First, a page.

News of the uplifts come just weeks after it emerged that DLA Piper had ditched a policy which ensured its London and regional trainees were paid the same while completing secondments overseas. Speaking at the time, a spokesperson for the firm said the “adjustment to the secondment policy for our UK regional offices” was part of a “new international graduate programme”.

A host of City firms have confirmed salary rises in recent weeks. A full breakdown of what they pay (and much, much more) can be found on the 2018 edition of our Firms Most List.

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Allianz Group acquires Nigerian insurer

International insurer Allianz Group has expanded its presence in Nigeria after completing a merger with Nigerian insurer Ensure Insurance, which will now trade as Ensure – a company of Allianz.

The deal, announced last year, was completed on 18 July, with the Munich-headquartered insurer acquiring 99.03% of the shares in Lagos-headquartered Ensure from London-based insurance investor Greenoaks Global Holdings.

Ensure provides retail, reinsurance and corporate insurance and generates EUR 18.2 billion in premiums last year.

Regional chief executive of Allianz Africa Coenraad Vrolijk said in a statement: “We are pleased to enter this fast-growing market through the acquisition of a solid financial player with strong local expertise. This new step of development will allow us to leverage the strength of the Allianz Group and the expertise of the Nigerian team to provide high quality products and services to Nigerian customers in both personal and commercial lines.”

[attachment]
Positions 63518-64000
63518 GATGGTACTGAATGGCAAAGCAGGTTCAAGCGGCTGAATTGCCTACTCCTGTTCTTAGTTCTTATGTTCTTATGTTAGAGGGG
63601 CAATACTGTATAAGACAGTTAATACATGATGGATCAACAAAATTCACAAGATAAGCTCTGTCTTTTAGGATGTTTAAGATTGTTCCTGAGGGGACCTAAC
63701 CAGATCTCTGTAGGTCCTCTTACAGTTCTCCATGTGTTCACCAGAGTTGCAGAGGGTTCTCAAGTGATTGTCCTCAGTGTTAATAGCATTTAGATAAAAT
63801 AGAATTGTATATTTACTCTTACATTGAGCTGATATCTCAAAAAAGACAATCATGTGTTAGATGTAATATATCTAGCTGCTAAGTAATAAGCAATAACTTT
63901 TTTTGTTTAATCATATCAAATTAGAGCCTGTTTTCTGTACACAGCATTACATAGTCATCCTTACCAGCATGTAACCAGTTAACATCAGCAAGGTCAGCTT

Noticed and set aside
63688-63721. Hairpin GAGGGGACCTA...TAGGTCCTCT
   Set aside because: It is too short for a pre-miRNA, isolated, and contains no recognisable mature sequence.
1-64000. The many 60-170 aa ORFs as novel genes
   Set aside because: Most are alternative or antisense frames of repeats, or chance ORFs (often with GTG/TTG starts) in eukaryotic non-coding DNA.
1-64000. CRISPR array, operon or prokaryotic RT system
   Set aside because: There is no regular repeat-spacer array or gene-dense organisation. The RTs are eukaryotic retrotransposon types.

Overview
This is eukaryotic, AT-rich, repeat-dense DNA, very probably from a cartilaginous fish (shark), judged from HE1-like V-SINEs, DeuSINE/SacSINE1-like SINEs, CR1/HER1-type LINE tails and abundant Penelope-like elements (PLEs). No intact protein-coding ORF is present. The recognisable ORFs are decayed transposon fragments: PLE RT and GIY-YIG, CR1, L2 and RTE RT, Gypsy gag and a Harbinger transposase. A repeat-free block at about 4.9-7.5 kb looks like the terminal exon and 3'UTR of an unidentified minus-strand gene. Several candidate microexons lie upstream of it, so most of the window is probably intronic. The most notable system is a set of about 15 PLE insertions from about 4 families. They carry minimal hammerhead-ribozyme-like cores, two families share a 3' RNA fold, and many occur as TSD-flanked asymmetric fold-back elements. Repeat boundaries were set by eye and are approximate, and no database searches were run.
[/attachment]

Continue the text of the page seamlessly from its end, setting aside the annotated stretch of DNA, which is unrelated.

Allianz said it sees Nigeria “as a high-potential market in Africa with a strong regulatory environment and promising demographics”. The insurer has operations in 17 African countries and reports having clients in 39.

It came just a couple of months after Allianz acquired an 8% stake in African Reinsurance Corporation (Africa Re), headquartered in Lagos, the continent’s first and largest reinsurer. The deal was worth USD 81 million.

At the time, the Allianz board member responsible for global insurance and reinsurance in the Middle East and Africa, Niran Peiris, stated that the company had “identified Africa as one of the future growth markets”.

A study published late last year by international law firm Baker McKenzie predicted a rise in mergers and acquisitions in Nigeria and South Africa during 2018.

As the continent’s biggest economy, it is an obvious focus of interest for international investors, especially as the country seeks to diversify its economy in order to protect itself from future variations in the oil price. The government has committed to improving the ease of doing business, with economic growth happening across the West African region.